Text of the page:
Contact: Sarah Nicholas
STARKVILLE, Miss.—With the 2023 Women’s World Cup just days away, a Mississippi State University faculty member is leading the charge to increase visibility for women in sports, and her work is specifically helping shift media coverage of soccer.
Sociology Associate Professor Rachel Allison is a co-author of the new study “Gender Equality in the ‘Next Stage’ of ‘New Age?’ Content and Fan Perceptions of English Media Coverage of the 2019 FIFA Women’s World Cup” published in the Sociology of Sport Journal today [July 6]. The research, led by England’s Durham University, indicates media coverage of women’s soccer has substantially increased in the last few years, with equal coverage continuing to grow.
Specifically, the study found a six-fold increase in the number of articles in English print newspapers during the 2015 and 2019 Fédération Internationale de Football Association Women’s World Cups, a reduction in infantilizing or degrading language, and criticism of players and teams in line with typical reporting of men’s soccer, among other findings.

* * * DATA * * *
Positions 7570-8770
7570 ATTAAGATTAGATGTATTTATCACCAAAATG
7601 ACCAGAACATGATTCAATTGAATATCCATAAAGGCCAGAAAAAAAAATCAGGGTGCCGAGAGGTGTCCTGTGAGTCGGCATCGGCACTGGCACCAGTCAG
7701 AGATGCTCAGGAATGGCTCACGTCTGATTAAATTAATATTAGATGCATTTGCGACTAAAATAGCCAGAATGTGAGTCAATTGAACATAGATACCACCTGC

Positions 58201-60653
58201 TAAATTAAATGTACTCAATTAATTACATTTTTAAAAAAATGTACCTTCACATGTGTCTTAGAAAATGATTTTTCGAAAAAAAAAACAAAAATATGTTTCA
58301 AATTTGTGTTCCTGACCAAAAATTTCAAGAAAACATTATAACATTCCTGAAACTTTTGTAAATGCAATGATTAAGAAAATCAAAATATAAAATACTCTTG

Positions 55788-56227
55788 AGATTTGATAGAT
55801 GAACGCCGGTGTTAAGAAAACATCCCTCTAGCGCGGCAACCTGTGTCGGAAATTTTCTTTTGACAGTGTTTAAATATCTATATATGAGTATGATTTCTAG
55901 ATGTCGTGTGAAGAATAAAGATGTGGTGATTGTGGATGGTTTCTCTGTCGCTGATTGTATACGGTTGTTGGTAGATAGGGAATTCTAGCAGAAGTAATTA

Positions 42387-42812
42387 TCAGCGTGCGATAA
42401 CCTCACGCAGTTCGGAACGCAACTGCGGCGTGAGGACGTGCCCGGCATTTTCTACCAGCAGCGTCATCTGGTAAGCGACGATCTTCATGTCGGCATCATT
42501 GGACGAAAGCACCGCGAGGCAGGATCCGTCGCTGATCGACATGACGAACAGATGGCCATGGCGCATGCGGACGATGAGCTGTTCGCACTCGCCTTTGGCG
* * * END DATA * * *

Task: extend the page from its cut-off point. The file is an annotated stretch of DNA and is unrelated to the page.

“The increased quantity and quality of media coverage of the Women’s World Cup is a positive trend, but the attention does tend to wane in the years between tournaments,” Allison said. “The fans in our study also want more regular media coverage of professional leagues like the Women’s Super League or National Women’s Soccer League. This coverage would help audiences to become invested in and knowledgeable about players before the next Women’s World Cup.”
The report makes numerous recommendations—including year-round coverage of women’s domestic leagues featuring high-quality, knowledgeable commentators—to continue elevating the sport and tackling gender inequality issues within media. The study was led by Durham University’s Stacey Pope, associate professor in the Department of Sport and Exercise Sciences, and features MSU’s Allison and Kate Petty, physical activity and well-being manager for England’s University of Leeds. It was funded by the Arts and Humanities Research Council and FIFA Research Scholarship, awarded by the International Centre for Sports Studies and FIFA.
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